Heartfulness meditation helps reduce stress, study finds
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Heartfulness meditation, a simple heart-based meditation practice aimed at achieving a balanced state of mind, helps reduce stress and improve sleep quality, a study has found.
The mixed-method study was conducted by US researchers during the Covid-19 pandemic and was recently published in the International Journal of Environmental Research and Public Health, said Heartfulness Institute, with global headquarters in Hyderabad.
Heartfulness meditation was associated with a significant reduction in perceived stress and improved sleep quality in participants who completed the online meditation program.
Kamlesh Patel, also known as Daaji, the Guide to Heartfulness Meditation, emphasizes the need to immediately deal with the stress in one’s life.
“The simple goal of life is to become better and better every day. To achieve this, we must be in a state of mindful self-awareness and raise our awareness in accordance with our true nature.
Stress is the modern day evil created by our inability to focus on the things that matter. Stress and its negative impact on our overall well-being has slowly but surely taken over every individual,” he said.
“Although we know Covid-19 as the pandemic, the accumulation of stress and its harmful effects is the greatest pandemic and also the greatest health crisis. Stress also needs our urgent attention and in a constant practice of meditation, we have the most effective vaccination to ward off stress and is the visa to live life in joy,” he added.
The study was conducted by Dr Kunal Desai, Dr Priti Parikh and Dr Alpa Desai from the Department of Internal Medicine, Boonshoft School of Medicine at Wright University, Ohio, and Prof Dr Pratibha Gupta, Food Nutrition and Health Agricultural Research Development Program, Central State University, Ohio.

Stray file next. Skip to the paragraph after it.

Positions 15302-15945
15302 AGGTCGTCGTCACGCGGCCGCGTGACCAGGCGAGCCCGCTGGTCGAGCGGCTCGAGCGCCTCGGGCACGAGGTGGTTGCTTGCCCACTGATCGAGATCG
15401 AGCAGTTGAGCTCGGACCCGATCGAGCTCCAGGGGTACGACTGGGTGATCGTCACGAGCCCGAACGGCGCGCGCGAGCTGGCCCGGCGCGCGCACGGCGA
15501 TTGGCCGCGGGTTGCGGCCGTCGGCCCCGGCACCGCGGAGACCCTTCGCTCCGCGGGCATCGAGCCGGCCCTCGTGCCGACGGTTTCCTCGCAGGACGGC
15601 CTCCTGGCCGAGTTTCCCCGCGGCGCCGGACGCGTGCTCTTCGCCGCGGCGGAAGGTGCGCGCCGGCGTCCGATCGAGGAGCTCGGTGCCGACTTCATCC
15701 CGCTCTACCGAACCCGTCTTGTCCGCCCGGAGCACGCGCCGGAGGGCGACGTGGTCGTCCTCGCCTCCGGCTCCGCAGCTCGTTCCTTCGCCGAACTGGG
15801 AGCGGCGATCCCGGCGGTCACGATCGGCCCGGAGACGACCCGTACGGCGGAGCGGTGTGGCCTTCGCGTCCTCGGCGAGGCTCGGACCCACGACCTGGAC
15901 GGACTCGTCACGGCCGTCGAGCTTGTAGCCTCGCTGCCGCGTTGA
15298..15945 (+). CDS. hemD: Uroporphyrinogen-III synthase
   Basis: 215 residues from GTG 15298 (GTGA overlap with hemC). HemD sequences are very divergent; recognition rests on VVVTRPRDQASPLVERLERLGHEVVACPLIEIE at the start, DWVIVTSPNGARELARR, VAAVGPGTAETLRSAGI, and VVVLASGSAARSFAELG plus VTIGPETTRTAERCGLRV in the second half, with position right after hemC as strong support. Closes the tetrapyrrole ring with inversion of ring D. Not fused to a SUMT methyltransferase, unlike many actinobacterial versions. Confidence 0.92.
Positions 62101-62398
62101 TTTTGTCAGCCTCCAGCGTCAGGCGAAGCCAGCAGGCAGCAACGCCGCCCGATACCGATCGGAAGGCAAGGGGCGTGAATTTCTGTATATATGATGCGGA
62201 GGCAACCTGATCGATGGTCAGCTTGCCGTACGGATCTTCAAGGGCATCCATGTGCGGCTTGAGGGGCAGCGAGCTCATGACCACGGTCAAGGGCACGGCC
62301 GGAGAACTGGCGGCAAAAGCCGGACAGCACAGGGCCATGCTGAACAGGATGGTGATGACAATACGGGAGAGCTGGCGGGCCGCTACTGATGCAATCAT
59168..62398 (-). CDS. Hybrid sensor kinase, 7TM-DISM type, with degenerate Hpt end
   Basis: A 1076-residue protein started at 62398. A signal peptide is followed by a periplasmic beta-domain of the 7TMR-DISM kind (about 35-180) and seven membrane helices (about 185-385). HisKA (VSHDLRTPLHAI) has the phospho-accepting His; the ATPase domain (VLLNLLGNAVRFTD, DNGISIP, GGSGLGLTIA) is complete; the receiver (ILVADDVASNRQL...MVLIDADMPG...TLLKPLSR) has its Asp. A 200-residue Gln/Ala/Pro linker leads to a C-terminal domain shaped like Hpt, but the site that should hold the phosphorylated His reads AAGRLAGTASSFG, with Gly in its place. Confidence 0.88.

Stress and lack of quality sleep are considered serious public health problems despite modern lifestyles, comforts and technological advances. The Covid-19 pandemic has really drawn attention to this pre-existing stress problem by making it much worse.
The study aimed to determine whether the use of a virtual heart-based meditation program is associated with improved stress levels and sleep quality. The researchers recruited 63 participants to receive a Heartfulness meditation program conducted virtually for eight weeks. Of these, 36 (57%) completed the full eight weeks of the Heartfulness meditation program.
Participants were recommended to attend at least two of eight virtual trainer-guided Heartfulness relaxation and meditation sessions each week. These sessions, led by one of the authors and a Heartfulness (KD) coach, included 5 to 7 min of relaxation followed by 20 min of meditation.
They were also given instructions on how to use the phone app called “HeartsApp” on their phones. They could connect as an anonymous seeker with a Heartfulness coach through the app and meditate without any audio-visual interaction. They were also suggested self-practices to the best of their abilities.
“Our study showed that after practicing Heartfulness meditation, PSS and PSQI improved significantly in participants from different regions of the United States. About 31% were healthcare professionals, and the overall program was conducted virtually.
Based on these observations, we propose that meditation programs offered through virtual platforms can offer a practical, useful and easily accessible tool to a large community at once to help improve the psychological well-being of individuals,” said said Dr. Kunal Desai, who led the study. .
“The results of the qualitative analysis of our study bring a unique perspective to this aspect, as we were able to show that the subjective experiences of the participants strongly supported the results of the survey results.
Thus, these results improve our understanding of how the practice of Heartfulness meditation helps reduce stress and improve sleep quality. Our qualitative analysis suggests that these effects may be due to the fact that simple heart-based meditation provided a ‘calming effect’ in our participants, resulting in ‘inner peace’.
Such an effect also resulted in inner changes in our participants, including positive thinking, an attitude of acceptance and empathy, and increased awareness of one’s own emotions and the needs of others.”
This study adds to the existing literature supporting the benefits of Heartfulness practice, as some previous studies have reported showing the benefits of relaxation and Heartfulness meditation for reducing stress, burnout, loneliness and improving the quality of sleep.
Indo-Asian Information Service